WASHINGTON (REUTERS) - The US Supreme Court's decision to limit the powers of the nation's top environmental regulator to curb carbon emissions will force the Biden administration to take more creative measures to reach its ambitious goals to combat climate change.
The conservative court's 6-3 ruling restricted the Environmental Protection Agency's authority to regulate greenhouse gas emissions from existing coal- and gas-fired power plants under the Clean Air Act anti-pollution law.
That is bad news for US President Joe Biden, a Democrat, who came into office with the aim of slashing power sector emissions to net zero by 2035, using the EPA as his key tool in doing so. The EPA has been working on a proposal to advance the decarbonisation goal.
Eric Schaeffer, executive director of the Environmental Integrity Project and former EPA enforcement chief, said the Supreme Court decision will force "EPA back to drawing board".
Without broad authority to carry out a nationwide shift from coal generation to cleaner sources such as wind and solar, the EPA may focus on individual plants, setting new efficiency rates that could force the dirtiest plants to shutter.
The agency might also consider regulating greenhouse gases indirectly as a co-benefit of other air pollutant or water rules - a step that could face stiff legal challenges.
Targeting power plants with new tough standards for other pollutants or waste, for example, could require expensive retrofits that hasten the closure of old, inefficient coal plants.
Karen Sokol, a law professor at Loyola University New Orleans, agreed: "The agency is going to have to work around and dance around hitting carbon head-on, which is really the only meaningful way to respond to the climate crisis."
Biden said in a statement that his administration was reviewing the Supreme Court ruling and studying its options.
"While this decision risks damaging our nation's ability to keep our air clean and combat climate change, I will not relent in using my lawful authorities to protect public health and tackle the climate crisis," he said.
There are currently no regulations in force to reduce carbon emissions from power plants, source of about a quarter of the nation's greenhouse gases. The Obama-era Clean Power Plan was blocked by the Supreme Court in 2016 and a narrower replacement crafted by Republican former President Donald Trump's administration was blocked by a federal appeals court in 2021.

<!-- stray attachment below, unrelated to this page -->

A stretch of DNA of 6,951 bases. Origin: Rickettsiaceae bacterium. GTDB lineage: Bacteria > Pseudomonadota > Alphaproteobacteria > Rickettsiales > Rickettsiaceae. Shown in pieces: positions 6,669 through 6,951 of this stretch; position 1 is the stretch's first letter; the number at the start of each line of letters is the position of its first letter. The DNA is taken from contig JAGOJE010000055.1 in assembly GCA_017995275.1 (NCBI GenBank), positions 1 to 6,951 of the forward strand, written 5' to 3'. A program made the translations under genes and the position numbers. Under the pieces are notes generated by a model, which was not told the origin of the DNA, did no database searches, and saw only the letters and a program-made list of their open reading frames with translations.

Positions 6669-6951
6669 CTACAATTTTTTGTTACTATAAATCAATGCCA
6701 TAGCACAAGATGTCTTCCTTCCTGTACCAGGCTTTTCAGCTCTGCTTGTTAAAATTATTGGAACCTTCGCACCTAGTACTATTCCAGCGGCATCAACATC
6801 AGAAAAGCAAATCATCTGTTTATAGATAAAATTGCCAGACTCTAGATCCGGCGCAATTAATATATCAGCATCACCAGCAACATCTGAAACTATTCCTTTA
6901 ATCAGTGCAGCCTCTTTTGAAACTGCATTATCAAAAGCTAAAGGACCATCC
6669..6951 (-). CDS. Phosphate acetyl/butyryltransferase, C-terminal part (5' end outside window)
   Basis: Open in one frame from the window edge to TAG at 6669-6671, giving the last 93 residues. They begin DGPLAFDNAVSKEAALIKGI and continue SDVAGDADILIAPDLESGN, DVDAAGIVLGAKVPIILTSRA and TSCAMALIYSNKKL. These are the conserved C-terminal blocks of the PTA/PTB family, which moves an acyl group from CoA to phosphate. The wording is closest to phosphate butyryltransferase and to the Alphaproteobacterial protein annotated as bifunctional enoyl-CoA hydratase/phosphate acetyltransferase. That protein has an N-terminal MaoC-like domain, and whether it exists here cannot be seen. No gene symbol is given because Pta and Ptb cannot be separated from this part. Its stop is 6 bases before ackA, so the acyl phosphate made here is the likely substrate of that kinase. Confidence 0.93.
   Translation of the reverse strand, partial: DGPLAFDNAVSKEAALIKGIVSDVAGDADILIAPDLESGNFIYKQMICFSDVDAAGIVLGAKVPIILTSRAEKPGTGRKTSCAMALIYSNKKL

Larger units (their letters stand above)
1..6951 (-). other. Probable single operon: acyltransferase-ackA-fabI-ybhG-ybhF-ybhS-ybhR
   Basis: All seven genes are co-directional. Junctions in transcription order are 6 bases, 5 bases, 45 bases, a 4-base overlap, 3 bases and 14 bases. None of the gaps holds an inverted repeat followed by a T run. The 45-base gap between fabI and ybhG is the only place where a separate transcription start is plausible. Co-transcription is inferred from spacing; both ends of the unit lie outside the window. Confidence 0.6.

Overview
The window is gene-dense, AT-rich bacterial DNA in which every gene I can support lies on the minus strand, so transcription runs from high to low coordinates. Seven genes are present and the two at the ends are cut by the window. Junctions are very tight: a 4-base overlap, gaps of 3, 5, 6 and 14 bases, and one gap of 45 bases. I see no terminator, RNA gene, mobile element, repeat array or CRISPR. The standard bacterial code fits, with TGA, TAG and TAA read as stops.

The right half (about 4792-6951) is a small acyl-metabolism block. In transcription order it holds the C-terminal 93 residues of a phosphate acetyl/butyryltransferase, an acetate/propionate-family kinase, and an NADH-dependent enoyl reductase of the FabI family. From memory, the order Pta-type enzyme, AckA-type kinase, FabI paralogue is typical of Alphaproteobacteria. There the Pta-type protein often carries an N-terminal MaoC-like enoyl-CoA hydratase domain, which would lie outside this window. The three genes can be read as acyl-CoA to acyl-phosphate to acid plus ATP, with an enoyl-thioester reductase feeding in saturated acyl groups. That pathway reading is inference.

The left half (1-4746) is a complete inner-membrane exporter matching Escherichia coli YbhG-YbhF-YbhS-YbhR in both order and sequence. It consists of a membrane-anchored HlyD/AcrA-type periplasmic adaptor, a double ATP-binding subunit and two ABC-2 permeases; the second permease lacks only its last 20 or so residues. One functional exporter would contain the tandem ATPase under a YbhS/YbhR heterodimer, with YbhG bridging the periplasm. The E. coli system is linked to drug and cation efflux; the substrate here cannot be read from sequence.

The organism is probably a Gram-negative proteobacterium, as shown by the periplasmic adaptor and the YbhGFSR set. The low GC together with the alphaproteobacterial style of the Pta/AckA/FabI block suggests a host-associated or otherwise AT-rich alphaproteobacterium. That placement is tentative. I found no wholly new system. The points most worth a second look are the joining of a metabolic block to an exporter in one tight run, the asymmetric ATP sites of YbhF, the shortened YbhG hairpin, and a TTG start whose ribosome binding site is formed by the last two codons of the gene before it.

The high court decision did not affect EPA's ability to tackle greenhouse gas emissions from vehicles or methane from the oil and gas sector - a current focus of the agency.
The United Nations said the ruling had dealt a blow to the fight against global warming.
“This is a setback in our fight against climate change,” said Stephane Dujarric, spokesman for Secretary General Antonio Guterres.
Dujarric said the world is far off course to meeting the goals set in 2015 under the Paris Agreement on climate change.
“Decisions like the one today in the US or any other major emitting economy make it harder to meet the goals of the Paris Agreement, for a healthy, liveable planet, especially as we need to accelerate the phase out of coal and the transition to renewable energies,” he said.
Lifeline for coal?
With more constrained executive authority, the Biden administration's options to tackle power industry emissions also include pursuing legislation in Congress - but that has proven a tough proposition given its partisan divisions.
The court decision affirms that "EPA and other agencies need explicit authorisation to proceed in addressing major questions that have profound effects on the economy," said Jeff Holmstead, a former EPA official and partner at Bracewell.
Even so, carbon emissions from the power sector have dropped in recent years, as coal-fired power plants have been retired and replaced by cleaner-burning natural gas plants, and renewable sources.
That shift has been driven in part by a period of low gas prices, alongside declining costs and state and federal subsidies for renewable energy sources.
Surging prices for natural gas this year, however, have raised some concerns that utilities will switch to burning more coal, or extend the lives of coal plants, to save money. The prospect of light future EPA regulation could also boost coal.
"This is a lifeline to extending the use of coal," wrote Harvard environmental and administrative law professor Jody Freeman. "The shift to clean energy may happen more slowly as a result of the Court protecting the industry via this ruling."
The United States, behind only China in greenhouse gas emissions, is a pivotal player in global efforts to combat climate change. But without a clear plan to tackle emissions from the power sector, the Biden administration could face a credibility crisis on the global stage as it seeks to rally international ambition to fight global warming.
Biden's climate credentials have already been hit in recent months as his administration seeks to expand exports of liquefied natural gas to help Europe cut its dependence on Russian supply, and calls on the oil industry to pump up production to ease soaring consumer energy costs.
"US failure to deliver on its emissions reductions target will only worsen the pressures caused by the softening stance on fossil fuels," said Yamide Dagnet, director of climate justice at Open Society Foundations, and former climate negotiator for the UK and EU.